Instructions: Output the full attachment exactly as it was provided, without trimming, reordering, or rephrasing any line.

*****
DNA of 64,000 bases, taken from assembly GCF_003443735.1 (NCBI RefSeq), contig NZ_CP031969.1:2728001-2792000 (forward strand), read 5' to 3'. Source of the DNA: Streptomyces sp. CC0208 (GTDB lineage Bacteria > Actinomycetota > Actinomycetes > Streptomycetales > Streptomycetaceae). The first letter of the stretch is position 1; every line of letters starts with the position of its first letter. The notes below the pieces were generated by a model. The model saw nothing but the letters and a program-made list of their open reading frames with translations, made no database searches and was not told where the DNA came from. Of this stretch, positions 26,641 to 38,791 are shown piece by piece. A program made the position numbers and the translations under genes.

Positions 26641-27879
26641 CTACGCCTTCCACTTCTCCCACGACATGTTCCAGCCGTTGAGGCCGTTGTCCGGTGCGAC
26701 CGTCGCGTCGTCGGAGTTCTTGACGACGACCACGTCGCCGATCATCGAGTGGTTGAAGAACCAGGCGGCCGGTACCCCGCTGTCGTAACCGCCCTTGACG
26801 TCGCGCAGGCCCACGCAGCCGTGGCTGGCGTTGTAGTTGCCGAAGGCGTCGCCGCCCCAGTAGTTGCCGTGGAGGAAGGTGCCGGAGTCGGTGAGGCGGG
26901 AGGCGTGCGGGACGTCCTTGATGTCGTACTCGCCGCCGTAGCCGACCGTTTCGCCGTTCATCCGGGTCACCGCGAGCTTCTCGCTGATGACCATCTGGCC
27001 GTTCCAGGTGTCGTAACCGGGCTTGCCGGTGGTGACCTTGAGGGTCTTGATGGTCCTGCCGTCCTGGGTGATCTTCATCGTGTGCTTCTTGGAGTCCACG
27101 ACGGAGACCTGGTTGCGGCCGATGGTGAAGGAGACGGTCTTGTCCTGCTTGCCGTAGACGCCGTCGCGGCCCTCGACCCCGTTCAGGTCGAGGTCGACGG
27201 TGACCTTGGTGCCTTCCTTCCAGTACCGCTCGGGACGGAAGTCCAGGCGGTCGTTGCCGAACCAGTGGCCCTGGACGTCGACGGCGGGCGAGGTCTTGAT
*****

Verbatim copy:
DNA of 64,000 bases, taken from assembly GCF_003443735.1 (NCBI RefSeq), contig NZ_CP031969.1:2728001-2792000 (forward strand), read 5' to 3'. Source of the DNA: Streptomyces sp. CC0208 (GTDB lineage Bacteria > Actinomycetota > Actinomycetes > Streptomycetales > Streptomycetaceae). The first letter of the stretch is position 1; every line of letters starts with the position of its first letter. The notes below the pieces were generated by a model. The model saw nothing but the letters and a program-made list of their open reading frames with translations, made no database searches and was not told where the DNA came from. Of this stretch, positions 26,641 to 38,791 are shown piece by piece. A program made the position numbers and the translations under genes.

Positions 26641-27879
26641 CTACGCCTTCCACTTCTCCCACGACATGTTCCAGCCGTTGAGGCCGTTGTCCGGTGCGAC
26701 CGTCGCGTCGTCGGAGTTCTTGACGACGACCACGTCGCCGATCATCGAGTGGTTGAAGAACCAGGCGGCCGGTACCCCGCTGTCGTAACCGCCCTTGACG
26801 TCGCGCAGGCCCACGCAGCCGTGGCTGGCGTTGTAGTTGCCGAAGGCGTCGCCGCCCCAGTAGTTGCCGTGGAGGAAGGTGCCGGAGTCGGTGAGGCGGG
26901 AGGCGTGCGGGACGTCCTTGATGTCGTACTCGCCGCCGTAGCCGACCGTTTCGCCGTTCATCCGGGTCACCGCGAGCTTCTCGCTGATGACCATCTGGCC
27001 GTTCCAGGTGTCGTAACCGGGCTTGCCGGTGGTGACCTTGAGGGTCTTGATGGTCCTGCCGTCCTGGGTGATCTTCATCGTGTGCTTCTTGGAGTCCACG
27101 ACGGAGACCTGGTTGCGGCCGATGGTGAAGGAGACGGTCTTGTCCTGCTTGCCGTAGACGCCGTCGCGGCCCTCGACCCCGTTCAGGTCGAGGTCGACGG
27201 TGACCTTGGTGCCTTCCTTCCAGTACCGCTCGGGACGGAAGTCCAGGCGGTCGTTGCCGAACCAGTGGCCCTGGACGTCGACGGCGGGCGAGGTCTTGAT